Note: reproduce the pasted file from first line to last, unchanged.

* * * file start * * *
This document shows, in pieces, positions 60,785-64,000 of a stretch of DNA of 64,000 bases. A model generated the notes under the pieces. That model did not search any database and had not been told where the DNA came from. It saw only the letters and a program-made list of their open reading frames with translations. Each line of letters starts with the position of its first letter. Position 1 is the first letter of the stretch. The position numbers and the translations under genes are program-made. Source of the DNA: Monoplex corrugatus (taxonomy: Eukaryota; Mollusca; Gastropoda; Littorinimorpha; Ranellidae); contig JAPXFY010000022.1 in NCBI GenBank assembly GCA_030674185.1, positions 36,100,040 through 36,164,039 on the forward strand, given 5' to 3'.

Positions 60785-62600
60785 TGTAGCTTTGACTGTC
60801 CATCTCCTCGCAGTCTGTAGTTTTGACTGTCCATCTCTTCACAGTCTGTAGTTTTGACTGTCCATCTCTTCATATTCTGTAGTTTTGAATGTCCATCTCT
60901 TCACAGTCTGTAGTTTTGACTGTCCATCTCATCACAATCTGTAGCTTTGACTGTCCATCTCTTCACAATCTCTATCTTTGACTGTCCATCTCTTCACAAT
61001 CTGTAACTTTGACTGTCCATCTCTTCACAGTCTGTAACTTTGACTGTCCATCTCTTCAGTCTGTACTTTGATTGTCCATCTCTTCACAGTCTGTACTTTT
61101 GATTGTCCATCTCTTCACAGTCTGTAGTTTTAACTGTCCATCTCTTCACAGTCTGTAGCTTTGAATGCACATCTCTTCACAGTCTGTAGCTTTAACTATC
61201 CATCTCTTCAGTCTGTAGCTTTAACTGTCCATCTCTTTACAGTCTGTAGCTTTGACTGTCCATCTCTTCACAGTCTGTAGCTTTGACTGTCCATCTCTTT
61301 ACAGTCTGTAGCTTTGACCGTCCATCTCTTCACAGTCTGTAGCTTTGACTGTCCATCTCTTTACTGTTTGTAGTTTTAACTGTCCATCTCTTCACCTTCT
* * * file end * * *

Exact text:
This document shows, in pieces, positions 60,785-64,000 of a stretch of DNA of 64,000 bases. A model generated the notes under the pieces. That model did not search any database and had not been told where the DNA came from. It saw only the letters and a program-made list of their open reading frames with translations. Each line of letters starts with the position of its first letter. Position 1 is the first letter of the stretch. The position numbers and the translations under genes are program-made. Source of the DNA: Monoplex corrugatus (taxonomy: Eukaryota; Mollusca; Gastropoda; Littorinimorpha; Ranellidae); contig JAPXFY010000022.1 in NCBI GenBank assembly GCA_030674185.1, positions 36,100,040 through 36,164,039 on the forward strand, given 5' to 3'.

Positions 60785-62600
60785 TGTAGCTTTGACTGTC
60801 CATCTCCTCGCAGTCTGTAGTTTTGACTGTCCATCTCTTCACAGTCTGTAGTTTTGACTGTCCATCTCTTCATATTCTGTAGTTTTGAATGTCCATCTCT
60901 TCACAGTCTGTAGTTTTGACTGTCCATCTCATCACAATCTGTAGCTTTGACTGTCCATCTCTTCACAATCTCTATCTTTGACTGTCCATCTCTTCACAAT
61001 CTGTAACTTTGACTGTCCATCTCTTCACAGTCTGTAACTTTGACTGTCCATCTCTTCAGTCTGTACTTTGATTGTCCATCTCTTCACAGTCTGTACTTTT
61101 GATTGTCCATCTCTTCACAGTCTGTAGTTTTAACTGTCCATCTCTTCACAGTCTGTAGCTTTGAATGCACATCTCTTCACAGTCTGTAGCTTTAACTATC
61201 CATCTCTTCAGTCTGTAGCTTTAACTGTCCATCTCTTTACAGTCTGTAGCTTTGACTGTCCATCTCTTCACAGTCTGTAGCTTTGACTGTCCATCTCTTT
61301 ACAGTCTGTAGCTTTGACCGTCCATCTCTTCACAGTCTGTAGCTTTGACTGTCCATCTCTTTACTGTTTGTAGTTTTAACTGTCCATCTCTTCACCTTCT